New York-based Citigroup Global Markets and Citigroup Alternative Investments raised almost $3 billion in capital from about 4,000 investors between 2002 and 2007 through the two funds — ASTA/MAT and Falcon – before they collapsed in 2008 during the financial crisis, resulting in billions of dollars of losses, according to the SEC. maintains the world’s largest database of registered broker-dealers with information extending across more than 30 countries

Without admitting or denying the SEC’s findings, CAI, the investment manager for the two hedge funds, and CGMI, which employed the financial advisors that recommended the funds to investors, agreed to disgorge more than $139. 95 million of ill-gotten gains and pay prejudgment interest of more than $39.61 million to the SEC under the settlement.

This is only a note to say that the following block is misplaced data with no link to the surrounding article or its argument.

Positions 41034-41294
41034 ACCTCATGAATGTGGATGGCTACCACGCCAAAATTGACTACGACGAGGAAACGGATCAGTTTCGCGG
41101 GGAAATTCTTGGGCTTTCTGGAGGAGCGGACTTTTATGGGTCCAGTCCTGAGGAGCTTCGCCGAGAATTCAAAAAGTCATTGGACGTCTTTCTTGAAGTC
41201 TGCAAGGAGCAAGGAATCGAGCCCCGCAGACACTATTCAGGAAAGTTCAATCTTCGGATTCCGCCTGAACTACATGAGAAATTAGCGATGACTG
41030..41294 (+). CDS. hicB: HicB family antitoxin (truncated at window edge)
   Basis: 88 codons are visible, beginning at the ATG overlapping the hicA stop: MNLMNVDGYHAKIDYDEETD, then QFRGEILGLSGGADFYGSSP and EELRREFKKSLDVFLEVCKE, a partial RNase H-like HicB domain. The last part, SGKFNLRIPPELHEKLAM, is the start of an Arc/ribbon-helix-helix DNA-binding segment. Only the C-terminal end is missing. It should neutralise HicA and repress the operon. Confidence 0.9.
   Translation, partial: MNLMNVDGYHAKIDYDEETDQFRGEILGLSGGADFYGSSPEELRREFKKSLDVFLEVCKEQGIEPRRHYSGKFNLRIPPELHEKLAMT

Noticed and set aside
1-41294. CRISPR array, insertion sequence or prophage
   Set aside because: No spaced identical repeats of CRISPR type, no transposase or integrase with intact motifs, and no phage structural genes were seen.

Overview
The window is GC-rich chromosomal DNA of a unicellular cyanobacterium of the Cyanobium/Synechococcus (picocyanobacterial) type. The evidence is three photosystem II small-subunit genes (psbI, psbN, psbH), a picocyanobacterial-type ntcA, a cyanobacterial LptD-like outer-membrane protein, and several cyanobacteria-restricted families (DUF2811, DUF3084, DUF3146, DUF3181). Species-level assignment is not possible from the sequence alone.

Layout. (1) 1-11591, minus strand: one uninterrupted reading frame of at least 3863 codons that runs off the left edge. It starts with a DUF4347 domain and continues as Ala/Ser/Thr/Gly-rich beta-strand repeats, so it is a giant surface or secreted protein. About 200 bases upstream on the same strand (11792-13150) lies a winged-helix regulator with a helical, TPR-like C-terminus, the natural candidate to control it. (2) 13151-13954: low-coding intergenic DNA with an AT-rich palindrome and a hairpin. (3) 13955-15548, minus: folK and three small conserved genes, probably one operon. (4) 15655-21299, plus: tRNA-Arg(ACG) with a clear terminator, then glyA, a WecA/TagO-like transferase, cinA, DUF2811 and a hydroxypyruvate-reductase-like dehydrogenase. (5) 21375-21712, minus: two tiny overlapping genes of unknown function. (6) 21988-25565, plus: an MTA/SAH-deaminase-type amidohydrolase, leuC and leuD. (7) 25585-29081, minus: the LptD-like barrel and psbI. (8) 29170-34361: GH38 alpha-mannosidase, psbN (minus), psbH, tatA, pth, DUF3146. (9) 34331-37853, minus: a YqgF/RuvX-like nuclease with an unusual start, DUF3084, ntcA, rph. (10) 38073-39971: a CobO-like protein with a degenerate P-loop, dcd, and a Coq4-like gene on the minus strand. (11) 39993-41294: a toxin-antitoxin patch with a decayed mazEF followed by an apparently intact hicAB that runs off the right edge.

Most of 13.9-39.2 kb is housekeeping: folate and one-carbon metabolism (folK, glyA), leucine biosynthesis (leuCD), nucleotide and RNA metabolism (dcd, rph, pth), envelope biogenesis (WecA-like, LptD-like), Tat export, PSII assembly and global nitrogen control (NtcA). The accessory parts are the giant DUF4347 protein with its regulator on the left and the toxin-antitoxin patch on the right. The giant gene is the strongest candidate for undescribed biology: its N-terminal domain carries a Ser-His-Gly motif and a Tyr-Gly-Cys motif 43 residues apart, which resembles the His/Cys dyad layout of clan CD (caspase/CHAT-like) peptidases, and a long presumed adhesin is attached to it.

Danielle Romero, managing director of global public affairs for Citigroup, said the company is “pleased to have resolved this matter.”

The SEC found the two Citigroup affiliates continued accepting additional investments and assuring investors of the funds’ safety even as they started to decline in late 2007. The “misleading representations” the Citigroup companies made were “at odds with disclosures made in marketing documents and written material provided to investors,” the SEC said in a release.